Oklahoma City bombing conspirator Terry L. Nichols may have been spared the death penalty for a second time because a jailhouse conversion to Christianity gained him sympathy from the jury, lawyers in the case said Saturday.
The $10 million state prosecution, staged in an attempt to secure the death penalty, ended with the same sentence Nichols received in federal court six years ago: life.
Juror Daniel Cochran said as many as eight of the 12 jurors agreed to impose a death sentence. He declined to disclose further details of their deliberations.
"We all agreed that what went on in the jury room would stay in the jury room," he said.
But lawyers for both the prosecution and defense agreed jurors were influenced by Nichols's religious conversion. Nichols was also portrayed as susceptible to manipulation by Timothy J. McVeigh, the bombing's mastermind.
During the sentencing portion of his trial, defense witnesses testified that Nichols had worn out four Bibles through prayer and research, and that he wrote an 83-page letter to a prayer partner in Michigan while trying to make a point about Christian faith.
"Terry Nichols's belief in God is so firm that he believes if the rapture occurred today, he is going to heaven," defense attorney Creekmore Wallace told jurors.
After convicting him of 161 counts of murder in just five hours, the jurors wrestled with his punishment for 191/2 hours before concluding they could not agree on a penalty.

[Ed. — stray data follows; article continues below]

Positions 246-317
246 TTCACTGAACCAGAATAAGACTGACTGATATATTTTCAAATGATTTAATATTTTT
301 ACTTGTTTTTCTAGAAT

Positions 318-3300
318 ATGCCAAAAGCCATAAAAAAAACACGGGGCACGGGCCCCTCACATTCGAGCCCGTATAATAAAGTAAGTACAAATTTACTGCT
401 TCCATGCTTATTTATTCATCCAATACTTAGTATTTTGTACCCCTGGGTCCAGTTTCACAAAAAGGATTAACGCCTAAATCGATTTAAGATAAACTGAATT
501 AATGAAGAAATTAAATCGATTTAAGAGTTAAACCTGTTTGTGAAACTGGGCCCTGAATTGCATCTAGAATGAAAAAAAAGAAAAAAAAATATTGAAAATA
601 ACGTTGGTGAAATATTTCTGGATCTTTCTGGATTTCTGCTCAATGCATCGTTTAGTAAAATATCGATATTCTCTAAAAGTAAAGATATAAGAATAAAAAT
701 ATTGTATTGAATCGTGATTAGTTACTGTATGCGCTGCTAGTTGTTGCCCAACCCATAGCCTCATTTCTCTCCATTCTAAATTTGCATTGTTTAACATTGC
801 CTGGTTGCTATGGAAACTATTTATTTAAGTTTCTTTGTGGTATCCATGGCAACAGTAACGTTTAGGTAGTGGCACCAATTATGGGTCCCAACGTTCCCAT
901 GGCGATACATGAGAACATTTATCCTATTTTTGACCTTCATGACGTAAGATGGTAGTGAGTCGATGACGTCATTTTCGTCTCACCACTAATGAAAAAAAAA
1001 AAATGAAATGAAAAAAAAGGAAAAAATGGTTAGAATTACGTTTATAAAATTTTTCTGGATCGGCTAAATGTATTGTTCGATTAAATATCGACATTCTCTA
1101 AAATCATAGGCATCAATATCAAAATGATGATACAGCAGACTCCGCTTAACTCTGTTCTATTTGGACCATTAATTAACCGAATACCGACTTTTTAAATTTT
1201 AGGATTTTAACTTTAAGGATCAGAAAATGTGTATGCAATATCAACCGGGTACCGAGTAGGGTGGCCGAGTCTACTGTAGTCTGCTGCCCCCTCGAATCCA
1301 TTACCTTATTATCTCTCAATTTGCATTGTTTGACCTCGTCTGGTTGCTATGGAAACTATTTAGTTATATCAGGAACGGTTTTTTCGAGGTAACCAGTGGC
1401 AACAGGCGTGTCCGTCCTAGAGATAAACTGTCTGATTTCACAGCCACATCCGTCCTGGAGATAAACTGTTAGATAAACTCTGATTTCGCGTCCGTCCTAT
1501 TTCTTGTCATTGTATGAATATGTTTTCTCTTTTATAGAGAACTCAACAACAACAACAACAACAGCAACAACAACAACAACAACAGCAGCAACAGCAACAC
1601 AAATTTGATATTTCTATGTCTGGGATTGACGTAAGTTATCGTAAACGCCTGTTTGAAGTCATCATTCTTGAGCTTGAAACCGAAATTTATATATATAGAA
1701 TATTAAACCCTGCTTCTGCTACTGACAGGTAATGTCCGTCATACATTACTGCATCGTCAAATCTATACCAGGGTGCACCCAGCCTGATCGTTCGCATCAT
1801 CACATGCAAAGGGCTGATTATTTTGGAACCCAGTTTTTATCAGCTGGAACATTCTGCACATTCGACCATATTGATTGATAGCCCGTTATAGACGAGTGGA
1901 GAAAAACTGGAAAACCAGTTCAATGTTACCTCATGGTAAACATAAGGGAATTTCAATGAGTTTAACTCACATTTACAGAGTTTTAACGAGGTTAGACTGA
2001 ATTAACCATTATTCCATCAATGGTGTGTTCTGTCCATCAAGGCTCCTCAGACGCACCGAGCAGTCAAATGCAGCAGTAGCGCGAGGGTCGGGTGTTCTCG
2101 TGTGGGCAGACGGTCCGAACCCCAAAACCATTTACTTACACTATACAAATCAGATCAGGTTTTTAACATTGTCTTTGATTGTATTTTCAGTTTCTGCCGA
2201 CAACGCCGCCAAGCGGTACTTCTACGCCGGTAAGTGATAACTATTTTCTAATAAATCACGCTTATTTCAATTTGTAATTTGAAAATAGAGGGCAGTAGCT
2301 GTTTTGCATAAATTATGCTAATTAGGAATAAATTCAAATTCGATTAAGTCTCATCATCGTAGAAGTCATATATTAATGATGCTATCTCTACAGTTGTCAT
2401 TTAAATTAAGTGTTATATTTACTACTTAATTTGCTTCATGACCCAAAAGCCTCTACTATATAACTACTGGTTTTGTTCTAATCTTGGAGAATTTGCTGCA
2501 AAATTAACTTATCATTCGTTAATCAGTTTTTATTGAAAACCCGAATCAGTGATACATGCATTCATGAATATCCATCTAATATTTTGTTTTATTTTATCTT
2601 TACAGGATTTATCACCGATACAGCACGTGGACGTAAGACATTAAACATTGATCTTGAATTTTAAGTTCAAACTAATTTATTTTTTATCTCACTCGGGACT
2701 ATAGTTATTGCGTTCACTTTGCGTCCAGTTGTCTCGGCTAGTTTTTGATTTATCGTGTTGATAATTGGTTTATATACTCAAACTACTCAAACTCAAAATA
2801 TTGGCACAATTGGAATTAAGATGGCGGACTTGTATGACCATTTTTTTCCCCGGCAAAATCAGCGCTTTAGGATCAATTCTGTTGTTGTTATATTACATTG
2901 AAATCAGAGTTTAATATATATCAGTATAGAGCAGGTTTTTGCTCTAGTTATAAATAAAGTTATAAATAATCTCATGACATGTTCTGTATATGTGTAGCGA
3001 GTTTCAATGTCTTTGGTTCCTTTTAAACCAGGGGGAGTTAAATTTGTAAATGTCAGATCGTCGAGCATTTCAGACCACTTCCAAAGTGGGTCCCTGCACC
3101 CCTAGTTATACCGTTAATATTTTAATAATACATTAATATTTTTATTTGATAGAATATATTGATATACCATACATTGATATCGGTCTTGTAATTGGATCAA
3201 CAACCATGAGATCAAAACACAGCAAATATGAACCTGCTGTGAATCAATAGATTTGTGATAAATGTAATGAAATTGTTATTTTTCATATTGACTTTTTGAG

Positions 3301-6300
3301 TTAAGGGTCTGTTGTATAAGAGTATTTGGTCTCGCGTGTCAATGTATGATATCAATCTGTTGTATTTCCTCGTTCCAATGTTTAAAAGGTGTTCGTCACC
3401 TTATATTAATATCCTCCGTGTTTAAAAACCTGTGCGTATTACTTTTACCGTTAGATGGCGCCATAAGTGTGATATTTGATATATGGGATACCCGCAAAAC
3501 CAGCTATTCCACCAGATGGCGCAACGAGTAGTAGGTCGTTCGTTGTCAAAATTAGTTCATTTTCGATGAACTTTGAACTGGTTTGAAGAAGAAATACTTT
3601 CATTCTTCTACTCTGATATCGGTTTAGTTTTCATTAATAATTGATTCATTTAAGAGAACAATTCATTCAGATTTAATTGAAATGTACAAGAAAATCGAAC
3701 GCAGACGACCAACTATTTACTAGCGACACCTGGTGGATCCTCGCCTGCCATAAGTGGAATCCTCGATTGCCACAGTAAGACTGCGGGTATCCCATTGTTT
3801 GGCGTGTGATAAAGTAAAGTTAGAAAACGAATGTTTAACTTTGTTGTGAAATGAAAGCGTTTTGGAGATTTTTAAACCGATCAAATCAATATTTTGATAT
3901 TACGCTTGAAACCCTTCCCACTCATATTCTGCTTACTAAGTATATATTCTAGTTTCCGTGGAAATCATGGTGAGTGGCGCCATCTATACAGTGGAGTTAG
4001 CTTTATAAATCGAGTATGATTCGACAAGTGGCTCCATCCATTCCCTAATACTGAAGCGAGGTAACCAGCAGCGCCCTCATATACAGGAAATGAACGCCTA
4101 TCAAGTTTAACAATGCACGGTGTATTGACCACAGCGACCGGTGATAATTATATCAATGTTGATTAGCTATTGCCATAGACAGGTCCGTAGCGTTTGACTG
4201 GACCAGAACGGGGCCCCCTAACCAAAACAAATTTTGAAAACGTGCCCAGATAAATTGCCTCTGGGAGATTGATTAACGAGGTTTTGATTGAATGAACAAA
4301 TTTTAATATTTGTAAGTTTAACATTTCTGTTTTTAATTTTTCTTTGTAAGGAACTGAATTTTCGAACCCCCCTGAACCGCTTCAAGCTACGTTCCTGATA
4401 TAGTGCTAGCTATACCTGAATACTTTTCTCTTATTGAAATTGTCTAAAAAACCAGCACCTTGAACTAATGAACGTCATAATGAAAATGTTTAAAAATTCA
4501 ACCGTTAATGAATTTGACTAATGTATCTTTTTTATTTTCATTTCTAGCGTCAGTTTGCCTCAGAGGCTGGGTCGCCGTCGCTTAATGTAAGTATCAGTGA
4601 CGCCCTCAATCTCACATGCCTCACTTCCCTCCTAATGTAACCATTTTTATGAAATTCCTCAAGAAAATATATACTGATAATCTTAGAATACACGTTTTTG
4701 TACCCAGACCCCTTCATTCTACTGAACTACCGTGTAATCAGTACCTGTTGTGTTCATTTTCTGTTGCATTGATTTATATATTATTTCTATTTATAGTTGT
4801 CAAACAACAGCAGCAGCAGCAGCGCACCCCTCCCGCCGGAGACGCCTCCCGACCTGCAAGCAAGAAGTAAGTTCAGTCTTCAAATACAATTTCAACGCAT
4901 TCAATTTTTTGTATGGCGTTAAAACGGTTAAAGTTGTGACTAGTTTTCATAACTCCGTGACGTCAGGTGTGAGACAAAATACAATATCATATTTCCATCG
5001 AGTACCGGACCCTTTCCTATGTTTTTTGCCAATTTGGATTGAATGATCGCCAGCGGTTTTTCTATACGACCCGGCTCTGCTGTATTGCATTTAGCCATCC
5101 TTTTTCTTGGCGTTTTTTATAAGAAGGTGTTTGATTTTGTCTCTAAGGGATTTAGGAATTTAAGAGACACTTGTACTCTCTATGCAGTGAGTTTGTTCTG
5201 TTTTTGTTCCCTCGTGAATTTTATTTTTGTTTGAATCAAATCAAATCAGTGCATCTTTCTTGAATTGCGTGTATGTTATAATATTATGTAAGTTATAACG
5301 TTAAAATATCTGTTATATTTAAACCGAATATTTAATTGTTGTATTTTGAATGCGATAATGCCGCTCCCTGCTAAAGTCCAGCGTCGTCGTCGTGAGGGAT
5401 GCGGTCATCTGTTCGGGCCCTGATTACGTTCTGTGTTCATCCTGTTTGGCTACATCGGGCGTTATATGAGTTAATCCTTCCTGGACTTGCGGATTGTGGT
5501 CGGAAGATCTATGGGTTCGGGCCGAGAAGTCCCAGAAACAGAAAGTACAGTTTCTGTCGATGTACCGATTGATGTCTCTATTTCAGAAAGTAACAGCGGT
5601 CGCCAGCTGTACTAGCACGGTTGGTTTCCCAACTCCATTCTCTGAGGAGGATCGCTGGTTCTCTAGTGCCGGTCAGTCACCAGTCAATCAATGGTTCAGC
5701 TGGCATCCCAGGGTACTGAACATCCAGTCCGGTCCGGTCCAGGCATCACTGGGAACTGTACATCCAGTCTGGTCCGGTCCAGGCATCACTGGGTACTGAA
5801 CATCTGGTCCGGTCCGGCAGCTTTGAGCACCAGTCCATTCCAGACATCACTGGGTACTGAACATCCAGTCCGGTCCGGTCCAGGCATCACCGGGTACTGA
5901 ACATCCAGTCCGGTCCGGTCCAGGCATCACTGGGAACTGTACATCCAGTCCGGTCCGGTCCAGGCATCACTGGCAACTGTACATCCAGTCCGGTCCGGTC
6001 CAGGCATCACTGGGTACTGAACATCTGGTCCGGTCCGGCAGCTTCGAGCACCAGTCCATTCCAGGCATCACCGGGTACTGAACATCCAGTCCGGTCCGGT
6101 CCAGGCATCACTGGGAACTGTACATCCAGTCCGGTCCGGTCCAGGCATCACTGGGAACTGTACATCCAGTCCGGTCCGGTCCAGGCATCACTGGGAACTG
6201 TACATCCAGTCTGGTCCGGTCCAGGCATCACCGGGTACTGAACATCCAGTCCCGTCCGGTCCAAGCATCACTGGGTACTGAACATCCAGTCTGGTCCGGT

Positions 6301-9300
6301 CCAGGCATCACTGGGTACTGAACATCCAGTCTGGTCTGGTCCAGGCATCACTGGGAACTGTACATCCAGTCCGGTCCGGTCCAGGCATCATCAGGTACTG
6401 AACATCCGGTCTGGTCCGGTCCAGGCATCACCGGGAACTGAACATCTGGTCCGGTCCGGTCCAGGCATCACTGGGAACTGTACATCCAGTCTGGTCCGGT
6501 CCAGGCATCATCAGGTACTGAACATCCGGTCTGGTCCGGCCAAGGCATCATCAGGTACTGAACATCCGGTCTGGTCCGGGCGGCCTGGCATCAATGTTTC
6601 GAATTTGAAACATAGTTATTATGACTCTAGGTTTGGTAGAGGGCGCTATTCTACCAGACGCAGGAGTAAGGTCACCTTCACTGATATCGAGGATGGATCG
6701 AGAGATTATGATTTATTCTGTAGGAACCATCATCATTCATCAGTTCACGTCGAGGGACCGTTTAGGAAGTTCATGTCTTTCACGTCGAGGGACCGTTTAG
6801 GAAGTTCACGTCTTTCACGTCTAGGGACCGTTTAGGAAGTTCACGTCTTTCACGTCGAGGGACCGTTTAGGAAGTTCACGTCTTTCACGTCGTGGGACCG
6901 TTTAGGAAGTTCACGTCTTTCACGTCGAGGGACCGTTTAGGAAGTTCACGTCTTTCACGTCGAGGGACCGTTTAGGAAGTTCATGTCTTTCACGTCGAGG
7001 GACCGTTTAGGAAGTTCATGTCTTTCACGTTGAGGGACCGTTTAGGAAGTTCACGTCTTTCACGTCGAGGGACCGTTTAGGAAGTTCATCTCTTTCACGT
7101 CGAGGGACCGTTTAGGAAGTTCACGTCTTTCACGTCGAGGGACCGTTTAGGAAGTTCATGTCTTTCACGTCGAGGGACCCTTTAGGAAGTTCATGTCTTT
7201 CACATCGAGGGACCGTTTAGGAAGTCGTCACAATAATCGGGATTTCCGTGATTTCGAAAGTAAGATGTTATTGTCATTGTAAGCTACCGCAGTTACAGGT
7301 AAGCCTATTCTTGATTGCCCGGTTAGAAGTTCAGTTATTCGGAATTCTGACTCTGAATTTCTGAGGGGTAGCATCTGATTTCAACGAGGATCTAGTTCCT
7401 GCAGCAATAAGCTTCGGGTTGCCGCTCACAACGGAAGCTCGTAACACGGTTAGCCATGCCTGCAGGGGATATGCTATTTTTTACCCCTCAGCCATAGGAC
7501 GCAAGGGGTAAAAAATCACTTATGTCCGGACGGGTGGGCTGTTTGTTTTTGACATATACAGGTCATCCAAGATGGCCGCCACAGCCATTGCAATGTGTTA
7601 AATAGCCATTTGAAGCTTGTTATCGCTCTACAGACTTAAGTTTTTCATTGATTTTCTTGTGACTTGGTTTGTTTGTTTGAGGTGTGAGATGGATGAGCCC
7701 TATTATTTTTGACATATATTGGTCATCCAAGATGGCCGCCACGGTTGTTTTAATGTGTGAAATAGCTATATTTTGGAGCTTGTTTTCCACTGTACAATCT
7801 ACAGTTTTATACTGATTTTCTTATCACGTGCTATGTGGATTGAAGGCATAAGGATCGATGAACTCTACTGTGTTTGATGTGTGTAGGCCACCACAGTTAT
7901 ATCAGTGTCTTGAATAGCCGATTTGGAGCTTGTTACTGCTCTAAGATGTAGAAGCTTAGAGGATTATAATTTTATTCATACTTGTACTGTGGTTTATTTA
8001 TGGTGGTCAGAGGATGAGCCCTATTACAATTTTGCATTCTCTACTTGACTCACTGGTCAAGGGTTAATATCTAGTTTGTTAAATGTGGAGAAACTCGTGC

The deadlock means that Nichols will automatically be sentenced to life in prison for the April 19, 1995, bombing of the Oklahoma City federal building, the worst act of domestic terrorism in U.S. history.
He received the same sentence in 1998 on federal convictions for the deaths of eight federal law enforcement officers. That jury deadlocked after 131/2 hours of deliberation.
The state charges are for the other 160 victims and one victim's fetus.
Prosecutor Wes Lane, who pursued the murder charges filed by his predecessor, Robert Macy, said the prosecution was about seeking justice for the other victims, not securing the death penalty.
"Justice was getting their day in court," he said.
But in announcing the state charges, Macy had said he was not satisfied with the outcome of the federal trial.
"Clearly, the reason they brought this action in Oklahoma was to kill Terry," defense attorney Brian Hermanson said. "They spent a huge amount of money. They caused a huge amount of heartache for a lot of people. And, basically, we reached the same result as the federal case."
Lane said he believes that Nichols was spared because of "sympathy issues" among some jurors, including for his religious conversion -- one that prosecutors said conveniently began about the time state murder charges were filed against him.
"I don't see Terry Nichols as being repentant necessarily," Lane said. "I know that Mr. Nichols was not willing to accept responsibility."
Wallace said Nichols's religious conversion is genuine, and that jurors may also have believed that Nichols was used by McVeigh, who was executed on federal murder charges on June 11, 2001.
Bud Welch, a death-penalty opponent whose daughter, Julie-Marie Welch, died in the bombing, said even some families who were angry that Nichols was spared a death sentence in his federal trial opposed the state charges.
"It just made sense the jury would not go for the death penalty," Welch said.